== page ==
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Melbourne, Australia

Mac Manus M.P.,Peter MacCallum Cancer Institute
Quarterly Journal of Nuclear Medicine and Molecular Imaging | Year: 2010

Positron emission tomography (PET) and more recently PET/computed tomography (CT) scanning represent major advances in the imaging of lung cancer and have an especially high impact on the management of patients who are candidates for potentially curative or "radical" radiotherapy (RT). This article reviews the current status of PET and PET/ CT for staging patients before RT and considers the use of PET and PET/CT images for target volume definition. The relevant literature on the use of PET for staging lung cancer is reviewed and placed in the context of patients who are candidates for RT. Research that specifically considers the use of PET for RT planning is considered critically and some promising areas for future research are discussed. The available literature is almost exclusively devoted to non small cell lung cancer (NSCLC) with few relevant studies of small cell lung cancer (SCLC). The primary PET radiopharmaceutical shown to have value for staging and RT planning is 18F-fluorodeoxyglucose (FDG). In prospective studies where PET imaging was used to stage radical RT candidates, 25-30% of patients were excluded from radical therapy because of PET detected advanced disease. In all studies where "PET-assisted" and conventional target or treatment volumes were compared, there were major differences between PET and conventional volumes. Because PET-assisted staging is proven to be significantly more accurate than conventional staging and because all studies show major differences between PET-assisted and conventional treatment volumes in NSCLC, routine use of PET/CT for RT planning is recommended.

Trainer A.H.,Peter MacCallum Cancer Institute
Discovery medicine | Year: 2011

Breast cancer affects around 12% of women in the Western world, but individual lifetime risks vary significantly within any population. Currently, familial cancer services assess and manage familial breast cancer risk based on the presence of a family history of the condition or the identification of high-risk breast cancer susceptibility alleles. This model of clinical care provides an accurate genetic risk assessment for only the minority of families referred to these services. With increasing access to technologies that interrogate human variation at the genome-wide level, it is envisaged that familial breast cancer risk assessments will in the future assume a genome-first approach. This review discusses and highlights the different components of familial breast cancer risk, which will need to be integrated to make this new model of clinical risk assessment possible.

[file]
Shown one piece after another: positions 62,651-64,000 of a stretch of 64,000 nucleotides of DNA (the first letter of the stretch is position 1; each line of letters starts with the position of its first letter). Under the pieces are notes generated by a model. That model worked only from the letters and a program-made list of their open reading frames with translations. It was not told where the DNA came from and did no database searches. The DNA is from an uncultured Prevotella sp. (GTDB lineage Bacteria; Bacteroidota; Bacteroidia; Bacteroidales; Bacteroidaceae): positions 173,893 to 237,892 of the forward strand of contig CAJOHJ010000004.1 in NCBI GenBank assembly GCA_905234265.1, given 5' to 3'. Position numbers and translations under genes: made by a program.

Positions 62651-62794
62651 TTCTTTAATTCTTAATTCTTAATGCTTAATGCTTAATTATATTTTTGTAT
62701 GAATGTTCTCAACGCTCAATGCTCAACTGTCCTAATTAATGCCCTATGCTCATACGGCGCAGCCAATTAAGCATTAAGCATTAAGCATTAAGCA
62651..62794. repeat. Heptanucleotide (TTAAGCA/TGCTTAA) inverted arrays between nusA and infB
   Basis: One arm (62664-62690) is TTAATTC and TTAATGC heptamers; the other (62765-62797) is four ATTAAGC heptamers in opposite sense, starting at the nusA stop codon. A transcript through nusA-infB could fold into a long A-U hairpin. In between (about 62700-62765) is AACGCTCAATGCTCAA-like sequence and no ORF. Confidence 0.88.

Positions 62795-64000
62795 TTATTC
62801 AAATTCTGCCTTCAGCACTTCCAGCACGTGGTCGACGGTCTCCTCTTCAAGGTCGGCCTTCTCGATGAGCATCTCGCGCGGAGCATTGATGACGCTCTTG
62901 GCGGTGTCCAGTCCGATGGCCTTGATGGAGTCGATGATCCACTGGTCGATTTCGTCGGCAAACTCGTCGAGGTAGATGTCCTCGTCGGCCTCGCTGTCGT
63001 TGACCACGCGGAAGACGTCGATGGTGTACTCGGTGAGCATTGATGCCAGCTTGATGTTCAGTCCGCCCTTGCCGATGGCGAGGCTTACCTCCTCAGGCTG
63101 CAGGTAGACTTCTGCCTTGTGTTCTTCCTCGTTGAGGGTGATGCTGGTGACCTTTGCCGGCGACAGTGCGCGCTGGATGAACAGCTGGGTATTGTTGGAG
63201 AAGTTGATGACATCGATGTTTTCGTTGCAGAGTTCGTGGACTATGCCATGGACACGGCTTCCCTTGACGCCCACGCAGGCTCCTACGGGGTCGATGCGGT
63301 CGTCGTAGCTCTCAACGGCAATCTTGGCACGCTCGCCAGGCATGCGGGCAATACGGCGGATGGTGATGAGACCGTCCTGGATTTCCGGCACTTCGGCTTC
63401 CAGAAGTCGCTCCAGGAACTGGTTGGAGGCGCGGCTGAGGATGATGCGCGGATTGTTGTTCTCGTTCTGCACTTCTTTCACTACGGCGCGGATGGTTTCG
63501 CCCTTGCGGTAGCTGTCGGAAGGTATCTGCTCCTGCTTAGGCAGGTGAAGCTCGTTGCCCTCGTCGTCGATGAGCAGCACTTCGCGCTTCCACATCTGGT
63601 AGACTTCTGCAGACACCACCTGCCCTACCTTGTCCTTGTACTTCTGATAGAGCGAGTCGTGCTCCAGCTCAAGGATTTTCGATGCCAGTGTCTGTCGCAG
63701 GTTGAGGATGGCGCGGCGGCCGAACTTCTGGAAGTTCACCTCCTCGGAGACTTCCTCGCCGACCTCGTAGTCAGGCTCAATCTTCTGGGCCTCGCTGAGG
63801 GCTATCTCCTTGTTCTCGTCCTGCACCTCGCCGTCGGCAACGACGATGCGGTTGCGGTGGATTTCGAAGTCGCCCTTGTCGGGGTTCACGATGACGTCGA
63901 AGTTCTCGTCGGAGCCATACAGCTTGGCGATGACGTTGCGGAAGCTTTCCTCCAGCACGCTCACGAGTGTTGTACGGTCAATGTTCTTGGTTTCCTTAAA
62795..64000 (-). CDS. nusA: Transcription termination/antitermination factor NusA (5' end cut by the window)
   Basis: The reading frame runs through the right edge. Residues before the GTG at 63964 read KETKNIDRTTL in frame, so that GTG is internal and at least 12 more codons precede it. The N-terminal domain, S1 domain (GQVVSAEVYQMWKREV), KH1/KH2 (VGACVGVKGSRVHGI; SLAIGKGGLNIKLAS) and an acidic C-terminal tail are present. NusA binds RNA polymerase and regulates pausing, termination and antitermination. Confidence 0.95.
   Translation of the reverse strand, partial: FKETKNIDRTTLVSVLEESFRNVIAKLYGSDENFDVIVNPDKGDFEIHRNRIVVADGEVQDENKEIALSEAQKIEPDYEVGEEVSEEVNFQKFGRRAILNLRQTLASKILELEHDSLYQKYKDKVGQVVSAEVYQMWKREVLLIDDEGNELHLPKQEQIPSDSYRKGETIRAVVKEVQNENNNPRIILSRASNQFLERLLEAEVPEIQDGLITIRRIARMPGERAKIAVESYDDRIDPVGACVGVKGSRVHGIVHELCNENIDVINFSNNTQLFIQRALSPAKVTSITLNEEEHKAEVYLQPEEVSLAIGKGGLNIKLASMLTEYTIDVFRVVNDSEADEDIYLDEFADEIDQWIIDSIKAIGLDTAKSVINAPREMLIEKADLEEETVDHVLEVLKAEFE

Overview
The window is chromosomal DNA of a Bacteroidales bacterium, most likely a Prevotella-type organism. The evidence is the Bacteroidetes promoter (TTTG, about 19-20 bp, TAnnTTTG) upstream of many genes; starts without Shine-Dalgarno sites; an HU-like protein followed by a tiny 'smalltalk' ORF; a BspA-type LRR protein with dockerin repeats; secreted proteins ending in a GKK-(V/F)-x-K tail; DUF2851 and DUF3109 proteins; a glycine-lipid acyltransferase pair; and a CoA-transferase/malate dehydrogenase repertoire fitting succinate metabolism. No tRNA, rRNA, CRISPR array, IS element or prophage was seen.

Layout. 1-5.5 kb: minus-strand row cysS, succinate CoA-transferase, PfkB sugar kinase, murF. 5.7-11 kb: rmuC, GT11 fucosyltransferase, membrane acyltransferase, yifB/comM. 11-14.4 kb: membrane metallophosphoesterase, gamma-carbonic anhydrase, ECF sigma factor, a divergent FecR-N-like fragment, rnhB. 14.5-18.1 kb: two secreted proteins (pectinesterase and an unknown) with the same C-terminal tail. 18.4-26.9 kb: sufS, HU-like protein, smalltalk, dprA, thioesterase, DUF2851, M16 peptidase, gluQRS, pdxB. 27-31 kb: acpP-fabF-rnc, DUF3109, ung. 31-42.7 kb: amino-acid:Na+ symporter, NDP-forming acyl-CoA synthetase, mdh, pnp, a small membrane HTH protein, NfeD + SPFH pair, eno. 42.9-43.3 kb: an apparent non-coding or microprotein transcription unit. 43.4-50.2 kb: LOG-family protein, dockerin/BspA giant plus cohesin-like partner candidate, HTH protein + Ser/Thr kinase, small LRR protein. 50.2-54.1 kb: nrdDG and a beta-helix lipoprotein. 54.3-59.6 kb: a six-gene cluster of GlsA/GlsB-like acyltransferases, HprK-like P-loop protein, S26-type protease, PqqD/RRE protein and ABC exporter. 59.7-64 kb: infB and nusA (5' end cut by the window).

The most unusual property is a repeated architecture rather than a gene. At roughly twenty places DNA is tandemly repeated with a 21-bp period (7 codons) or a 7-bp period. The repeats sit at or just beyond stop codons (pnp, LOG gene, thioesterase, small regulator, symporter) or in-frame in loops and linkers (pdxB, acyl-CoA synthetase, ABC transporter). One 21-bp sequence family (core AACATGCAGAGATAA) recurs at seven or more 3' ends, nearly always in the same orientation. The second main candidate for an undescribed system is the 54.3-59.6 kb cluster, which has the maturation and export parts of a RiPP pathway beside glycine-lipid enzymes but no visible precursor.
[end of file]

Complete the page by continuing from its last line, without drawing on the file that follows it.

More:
Yates L.L.,Peter MacCallum Cancer Institute
Organogenesis | Year: 2011

The clinical burden of both adult and neonatal lung disease worldwide is substantial; in the UK alone, respiratory disease kills one in four people. It is increasingly recognized that genes and pathways that regulate lung development, may be aberrantly activated in disease and/or reactivated as part of the lungs' intrinsic repair mechanisms. Investigating the genes and signaling pathways that regulate lung growth has led to significant insights into the pathogenesis of congenital and adult lung disease. Recently, the planar cell polarity (PCP) pathway has been shown to be required for normal lung development, and data suggests that this signaling pathway is also involved in the pathogenesis of some lung diseases. In this review, we summarize current evidence indicating that the PCP pathway is required for both lung development and disease.

Peter Maccallum Cancer Institute and Research & Innovation | Date: 2013-09-06

The present disclosure relates to the prevention and/or treatment of metastatic cancer. Certain example embodiments of the present disclosure provide a method for preventing and/or treating a metastatic cancer in a subject. The method comprises administering to the subject a therapeutically effective amount of an inhibitor of a chemokine receptor CCX-CKR.

Peter Maccallum Cancer Institute | Date: 2013-08-21

Compounds of formula (1a) and pharmaceutically acceptable salts, solvates, and hydrates thereof and related methods of modulatin perforin activity on a cell: wherein Ring A is selected from a 6-10 membered aryl, 5-6 membered cycloalkyi, 5-6 membered heteroaryl or 5-6 membered heterocyclyl, wherein the heteroaryl and heterocyclyl rings comprise at least one heteroatom selected from N, O or S; and wherein the aryl, cycloalkyi, heteroaryl or heterocyclyl rings are optionally substituted with 1 to 3 substituents selected from halo, nitro, C

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